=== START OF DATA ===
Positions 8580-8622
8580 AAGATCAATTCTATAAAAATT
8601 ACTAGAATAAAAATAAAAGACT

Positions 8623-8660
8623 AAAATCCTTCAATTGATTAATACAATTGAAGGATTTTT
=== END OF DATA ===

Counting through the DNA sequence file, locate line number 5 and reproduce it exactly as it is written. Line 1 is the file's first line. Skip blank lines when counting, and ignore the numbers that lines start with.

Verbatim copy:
8623 AAAATCCTTCAATTGATTAATACAATTGAAGGATTTTT